NEW YORK (CNN/Money) -
With mortgage rates on the rise, it looks like homeowners are in a rush to take advantage of the good times while they can.
The back up in interest rates over the past half month has been furious. Where the 10-year Treasury yielded just 3.11 percent on June 13, now it is yielding 3.55 percent. According to Freddie Mac's daily data on where mortgage debt is trading (which is different, alas, from the rates you get), the rate on a 30-year mortgage has jumped from 4.5 percent to 4.99 percent. According to the Mortgage Bankers Association, the average rate on a 30-year mortgage rose to 5.23 percent last week from 4.99 percent just two weeks earlier.
And the response to this rise in interest rates? A rise in mortgage activity. The Mortgage Bankers Association reports that last week its Refinance Index bounced back after falling the previous week.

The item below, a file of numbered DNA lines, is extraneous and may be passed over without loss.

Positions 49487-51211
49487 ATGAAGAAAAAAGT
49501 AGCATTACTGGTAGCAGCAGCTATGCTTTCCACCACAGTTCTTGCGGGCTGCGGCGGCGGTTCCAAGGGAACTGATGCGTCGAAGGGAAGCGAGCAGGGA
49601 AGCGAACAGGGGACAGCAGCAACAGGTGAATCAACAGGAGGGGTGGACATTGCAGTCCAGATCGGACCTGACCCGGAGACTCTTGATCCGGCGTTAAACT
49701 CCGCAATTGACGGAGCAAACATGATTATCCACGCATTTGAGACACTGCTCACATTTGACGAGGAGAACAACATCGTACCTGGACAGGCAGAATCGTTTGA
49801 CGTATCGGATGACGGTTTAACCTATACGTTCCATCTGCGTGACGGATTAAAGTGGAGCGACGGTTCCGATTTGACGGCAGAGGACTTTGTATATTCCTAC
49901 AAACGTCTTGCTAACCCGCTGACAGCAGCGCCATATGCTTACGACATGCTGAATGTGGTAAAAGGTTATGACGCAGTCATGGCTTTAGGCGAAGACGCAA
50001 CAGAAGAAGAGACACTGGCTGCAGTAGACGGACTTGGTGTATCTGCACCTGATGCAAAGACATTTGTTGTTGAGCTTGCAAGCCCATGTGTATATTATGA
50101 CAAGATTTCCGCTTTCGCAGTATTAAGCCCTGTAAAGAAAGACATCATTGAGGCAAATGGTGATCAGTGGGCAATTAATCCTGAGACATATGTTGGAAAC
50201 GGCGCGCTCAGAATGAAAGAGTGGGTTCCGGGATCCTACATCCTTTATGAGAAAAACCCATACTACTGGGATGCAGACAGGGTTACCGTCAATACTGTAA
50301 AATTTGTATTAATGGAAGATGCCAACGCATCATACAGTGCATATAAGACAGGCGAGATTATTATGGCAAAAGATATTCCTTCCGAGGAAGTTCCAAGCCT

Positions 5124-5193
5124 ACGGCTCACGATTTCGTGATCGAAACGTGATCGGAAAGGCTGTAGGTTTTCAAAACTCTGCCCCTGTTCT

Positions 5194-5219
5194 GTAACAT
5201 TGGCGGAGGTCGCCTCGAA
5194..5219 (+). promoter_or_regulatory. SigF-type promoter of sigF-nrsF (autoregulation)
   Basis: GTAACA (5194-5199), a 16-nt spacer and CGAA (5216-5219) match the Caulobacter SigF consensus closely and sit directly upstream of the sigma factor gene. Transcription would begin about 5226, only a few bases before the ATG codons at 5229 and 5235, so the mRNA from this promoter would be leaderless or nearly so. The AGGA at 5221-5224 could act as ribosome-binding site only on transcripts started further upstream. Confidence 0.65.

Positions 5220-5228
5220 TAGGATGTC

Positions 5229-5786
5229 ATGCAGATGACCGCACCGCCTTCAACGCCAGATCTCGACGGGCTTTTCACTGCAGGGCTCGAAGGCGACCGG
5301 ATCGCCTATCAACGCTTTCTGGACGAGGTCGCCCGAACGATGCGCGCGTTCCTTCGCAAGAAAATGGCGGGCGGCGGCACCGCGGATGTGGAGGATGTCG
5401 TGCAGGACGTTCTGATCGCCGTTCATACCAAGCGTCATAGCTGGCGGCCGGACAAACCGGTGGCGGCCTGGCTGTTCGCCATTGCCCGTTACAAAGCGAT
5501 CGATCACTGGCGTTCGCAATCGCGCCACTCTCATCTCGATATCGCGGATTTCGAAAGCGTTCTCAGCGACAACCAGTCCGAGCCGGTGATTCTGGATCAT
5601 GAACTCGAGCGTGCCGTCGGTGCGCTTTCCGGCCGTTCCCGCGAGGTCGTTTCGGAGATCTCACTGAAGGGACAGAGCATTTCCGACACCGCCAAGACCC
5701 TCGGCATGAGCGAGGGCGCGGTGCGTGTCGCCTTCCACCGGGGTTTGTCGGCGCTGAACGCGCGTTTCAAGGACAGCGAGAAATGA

It's not hard to guess what's happening. When rates first began to climb, many homeowners reckoned that it was just a temporary move. They would hang back and wait for rates to settle back down again before they refinanced. But as rates kept on climbing, and as homeowners, perhaps, heard various talking-head Wall Street types opining that the bond bull market was done, they made the call to the mortgage broker.
If rates keep on moving higher we'll likely see more homeowners who have procrastinated on refinancing finally spur themselves to action -- a good thing, because the cash generated by refinancing activity has been one of the major fuel sources for the economy. But the last huzzah for mortgages won't last forever, and if rates rise quickly, it won't last very long at all.
Something will have to take up the slack. At least temporarily, the tax cut should do the trick -- in less than a month the Treasury is going to be sending out rebate checks to 25 million households.
But once that cash has coursed through the system, the rubber is really going to have to hit the road. If businesses haven't shifted out of their cautious stances, if the employment picture hasn't improved, the economy will be right back where it was in the fall.